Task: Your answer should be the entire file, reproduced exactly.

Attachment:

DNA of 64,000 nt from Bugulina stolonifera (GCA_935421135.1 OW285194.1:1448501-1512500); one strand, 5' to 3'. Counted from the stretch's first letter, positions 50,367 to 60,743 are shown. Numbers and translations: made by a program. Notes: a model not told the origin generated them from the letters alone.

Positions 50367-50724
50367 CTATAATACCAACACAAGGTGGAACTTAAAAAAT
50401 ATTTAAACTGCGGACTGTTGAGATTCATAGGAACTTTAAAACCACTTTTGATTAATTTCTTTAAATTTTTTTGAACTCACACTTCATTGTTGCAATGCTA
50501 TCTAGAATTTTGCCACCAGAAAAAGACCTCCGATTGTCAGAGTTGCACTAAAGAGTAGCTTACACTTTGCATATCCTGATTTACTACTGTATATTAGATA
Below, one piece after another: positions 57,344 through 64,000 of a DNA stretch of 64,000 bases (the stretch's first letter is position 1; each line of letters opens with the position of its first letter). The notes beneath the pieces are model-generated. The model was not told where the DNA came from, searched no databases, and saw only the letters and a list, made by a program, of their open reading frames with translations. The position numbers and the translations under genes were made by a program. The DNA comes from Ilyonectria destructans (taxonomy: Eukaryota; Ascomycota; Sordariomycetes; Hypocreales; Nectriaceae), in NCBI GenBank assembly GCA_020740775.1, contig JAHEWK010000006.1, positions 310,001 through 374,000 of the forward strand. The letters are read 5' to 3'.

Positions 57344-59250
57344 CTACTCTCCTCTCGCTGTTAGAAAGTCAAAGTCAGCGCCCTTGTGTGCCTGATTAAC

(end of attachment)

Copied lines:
DNA of 64,000 nt from Bugulina stolonifera (GCA_935421135.1 OW285194.1:1448501-1512500); one strand, 5' to 3'. Counted from the stretch's first letter, positions 50,367 to 60,743 are shown. Numbers and translations: made by a program. Notes: a model not told the origin generated them from the letters alone.

Positions 50367-50724
50367 CTATAATACCAACACAAGGTGGAACTTAAAAAAT
50401 ATTTAAACTGCGGACTGTTGAGATTCATAGGAACTTTAAAACCACTTTTGATTAATTTCTTTAAATTTTTTTGAACTCACACTTCATTGTTGCAATGCTA
50501 TCTAGAATTTTGCCACCAGAAAAAGACCTCCGATTGTCAGAGTTGCACTAAAGAGTAGCTTACACTTTGCATATCCTGATTTACTACTGTATATTAGATA
Below, one piece after another: positions 57,344 through 64,000 of a DNA stretch of 64,000 bases (the stretch's first letter is position 1; each line of letters opens with the position of its first letter). The notes beneath the pieces are model-generated. The model was not told where the DNA came from, searched no databases, and saw only the letters and a list, made by a program, of their open reading frames with translations. The position numbers and the translations under genes were made by a program. The DNA comes from Ilyonectria destructans (taxonomy: Eukaryota; Ascomycota; Sordariomycetes; Hypocreales; Nectriaceae), in NCBI GenBank assembly GCA_020740775.1, contig JAHEWK010000006.1, positions 310,001 through 374,000 of the forward strand. The letters are read 5' to 3'.

Positions 57344-59250
57344 CTACTCTCCTCTCGCTGTTAGAAAGTCAAAGTCAGCGCCCTTGTGTGCCTGATTAAC